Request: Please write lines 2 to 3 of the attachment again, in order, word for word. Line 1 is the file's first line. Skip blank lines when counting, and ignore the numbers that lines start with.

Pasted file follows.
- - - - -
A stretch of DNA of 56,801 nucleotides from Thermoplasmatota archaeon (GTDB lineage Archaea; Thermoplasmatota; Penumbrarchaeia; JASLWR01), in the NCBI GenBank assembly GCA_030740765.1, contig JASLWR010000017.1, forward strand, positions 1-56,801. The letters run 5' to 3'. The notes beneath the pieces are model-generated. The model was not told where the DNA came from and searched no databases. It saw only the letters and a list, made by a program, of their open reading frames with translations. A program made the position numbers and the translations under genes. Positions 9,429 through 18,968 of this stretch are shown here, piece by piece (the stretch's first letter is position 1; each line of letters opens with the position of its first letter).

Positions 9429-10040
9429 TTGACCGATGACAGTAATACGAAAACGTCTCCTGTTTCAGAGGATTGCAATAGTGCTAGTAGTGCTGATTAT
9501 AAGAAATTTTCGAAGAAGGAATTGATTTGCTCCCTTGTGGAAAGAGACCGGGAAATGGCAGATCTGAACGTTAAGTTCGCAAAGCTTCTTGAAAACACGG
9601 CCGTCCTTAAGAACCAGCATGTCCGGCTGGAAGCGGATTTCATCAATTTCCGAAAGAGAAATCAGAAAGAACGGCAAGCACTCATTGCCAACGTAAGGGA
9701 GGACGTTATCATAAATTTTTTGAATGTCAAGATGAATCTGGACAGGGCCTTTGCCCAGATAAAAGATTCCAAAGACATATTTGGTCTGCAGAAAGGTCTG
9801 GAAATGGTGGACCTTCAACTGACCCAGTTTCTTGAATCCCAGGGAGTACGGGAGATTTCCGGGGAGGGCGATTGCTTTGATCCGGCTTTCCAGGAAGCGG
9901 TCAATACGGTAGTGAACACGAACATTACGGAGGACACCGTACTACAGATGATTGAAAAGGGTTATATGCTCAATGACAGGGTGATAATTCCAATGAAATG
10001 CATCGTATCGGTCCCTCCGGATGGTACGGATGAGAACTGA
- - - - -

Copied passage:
Positions 9429-10040
9429 TTGACCGATGACAGTAATACGAAAACGTCTCCTGTTTCAGAGGATTGCAATAGTGCTAGTAGTGCTGATTAT